How can you tow a skiff behind a boat? You may have seen such a thing while boating. Yet, doing it will be much thicker than it seems.
You have to secure the skiff properly, which is already hard. Moreover, there will be many challenges across the water, causing troubles and even dangers.
Today, we will give you step-by-step instructions for ‘towing skiff behind boats’. Let’s follow our post without missing anything!
Essentials Of Towing Skiff Behind Boat
Here are four essentials to bear in mind before moving to the main part:
- If you tow a hard skiff, which often handles well in calm water, attach the painter at its bow, ideally six inches or more underneath the stem, to guarantee the bow stays high.
- If you tow an inflatable skiff, connect the points on the two sides of the bow with a towing bridle. This step helps the skiff pull straight.
- Go for the floating line to prevent the painter’s line from sagging below and tangling with the towing boat’s engine or rudder.
- Move the skiff’s outboard motor to a rail mount in case of strong waves. Otherwise, the waves will cause your skiff to capsize and destroy the outboards.
How To Tow Skiff Behind A Boat?
Towing a skiff behind a boat doesn’t mean you just need to tie two things. The following tips will show you how to do it properly.
Step 1: Empty the skiff
Remove equipment, including life jackets, rags, paddles, and external fuel tanks.
An outboard motor that weighs 60 pounds adds excess drag and puts more pressure on the skiff’s transom, towline, and connectors. So, detach the outboard too.
If the outboard is too hard to remove, tilt it upward. Then, it won’t contact the water. Attach the head to grips or pad eyes on the side to prevent the engine from flopping during the tow.
Step 2: Connect the skiff to the boat
A hard-bottomed, well-tracking skiff that features a padeye on the bow is easier to tie. You just need to attach one single line straight between the tow and the large boat for traveling short distances.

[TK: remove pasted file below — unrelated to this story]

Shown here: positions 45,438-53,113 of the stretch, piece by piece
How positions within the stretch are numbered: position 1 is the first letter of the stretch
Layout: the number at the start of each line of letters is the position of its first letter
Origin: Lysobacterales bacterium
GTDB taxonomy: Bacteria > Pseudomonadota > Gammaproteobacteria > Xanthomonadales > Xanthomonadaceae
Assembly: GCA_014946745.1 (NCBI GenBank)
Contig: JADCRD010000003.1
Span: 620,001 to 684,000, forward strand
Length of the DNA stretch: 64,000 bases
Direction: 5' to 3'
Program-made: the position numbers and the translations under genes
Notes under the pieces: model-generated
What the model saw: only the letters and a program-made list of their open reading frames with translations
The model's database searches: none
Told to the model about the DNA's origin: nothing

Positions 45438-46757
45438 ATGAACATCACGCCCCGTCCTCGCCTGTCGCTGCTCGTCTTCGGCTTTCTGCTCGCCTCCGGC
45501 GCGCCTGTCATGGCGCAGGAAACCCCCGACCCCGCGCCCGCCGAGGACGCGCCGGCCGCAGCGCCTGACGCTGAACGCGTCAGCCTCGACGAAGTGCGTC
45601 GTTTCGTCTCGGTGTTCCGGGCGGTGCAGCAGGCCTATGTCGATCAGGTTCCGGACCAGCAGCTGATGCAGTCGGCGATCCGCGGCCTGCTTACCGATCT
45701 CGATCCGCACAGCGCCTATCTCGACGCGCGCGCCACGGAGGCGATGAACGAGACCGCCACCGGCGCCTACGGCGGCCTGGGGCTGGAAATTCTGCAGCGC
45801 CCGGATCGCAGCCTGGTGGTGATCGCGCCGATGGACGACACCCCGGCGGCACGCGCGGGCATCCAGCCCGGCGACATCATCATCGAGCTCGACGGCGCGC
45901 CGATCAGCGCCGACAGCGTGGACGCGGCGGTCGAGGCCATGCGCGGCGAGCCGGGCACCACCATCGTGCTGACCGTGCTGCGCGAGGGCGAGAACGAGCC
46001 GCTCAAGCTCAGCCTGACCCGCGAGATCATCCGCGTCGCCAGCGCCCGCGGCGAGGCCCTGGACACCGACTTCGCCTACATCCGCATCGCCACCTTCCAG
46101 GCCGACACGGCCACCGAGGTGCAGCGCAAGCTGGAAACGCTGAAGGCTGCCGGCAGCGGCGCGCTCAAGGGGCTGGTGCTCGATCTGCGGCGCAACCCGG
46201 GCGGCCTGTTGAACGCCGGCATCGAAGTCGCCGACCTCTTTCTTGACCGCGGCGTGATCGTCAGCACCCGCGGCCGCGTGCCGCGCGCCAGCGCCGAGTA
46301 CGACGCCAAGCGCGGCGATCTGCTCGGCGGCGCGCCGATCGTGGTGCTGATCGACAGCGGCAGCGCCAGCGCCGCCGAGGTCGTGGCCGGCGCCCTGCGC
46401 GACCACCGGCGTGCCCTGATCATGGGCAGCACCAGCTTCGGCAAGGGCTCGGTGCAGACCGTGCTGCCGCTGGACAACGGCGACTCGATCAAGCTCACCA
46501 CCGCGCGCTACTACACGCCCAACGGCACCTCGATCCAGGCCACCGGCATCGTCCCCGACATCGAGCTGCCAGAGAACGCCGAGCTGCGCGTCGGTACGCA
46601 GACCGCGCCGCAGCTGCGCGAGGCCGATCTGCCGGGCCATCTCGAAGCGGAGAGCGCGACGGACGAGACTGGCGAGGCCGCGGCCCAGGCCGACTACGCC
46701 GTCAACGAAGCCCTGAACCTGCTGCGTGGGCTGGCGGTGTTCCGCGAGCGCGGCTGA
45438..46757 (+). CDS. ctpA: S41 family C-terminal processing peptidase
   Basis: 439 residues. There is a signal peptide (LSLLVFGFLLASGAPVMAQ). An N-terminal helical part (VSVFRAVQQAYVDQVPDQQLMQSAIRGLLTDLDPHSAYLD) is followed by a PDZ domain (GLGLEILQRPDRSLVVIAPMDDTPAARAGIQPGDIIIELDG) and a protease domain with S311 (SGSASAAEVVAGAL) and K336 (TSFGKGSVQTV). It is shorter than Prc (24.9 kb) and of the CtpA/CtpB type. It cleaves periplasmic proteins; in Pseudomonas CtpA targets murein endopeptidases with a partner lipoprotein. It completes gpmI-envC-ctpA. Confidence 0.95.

On the other hand, the inflatable skiff has two D-rings on each side. Attach the tips of a towing line to the rings to create a triangle that helps clear the bow about a few feet.
Pass the bridle through a bowline at the end of the line. The bridle now can slide easier while keeping the weight evenly spread between the rings. You can add a tiny block to keep the two lines from chafing.
Step 3: Monitor your speed
Tying your skiff to the boat is not the end of the process. Always keep an eye on it, particularly when the wind speeds up or the sea condition intensifies.
Think about your towing speed as well. Avoid towing a skiff too fast so that it rises to the air. Also, never haul in uncertain circumstances. If you have to, do it slowly.
Powered boats may accelerate a planing hull, whereas sailboats go slowly. The speed will increase the strain on each piece of the problem.
Tips For Towing Skiff Behind Boat In Rough Conditions
Towing a skiff behind a boat is not a set-it-and-forget process. You have a long rough trip to face when traveling on the water.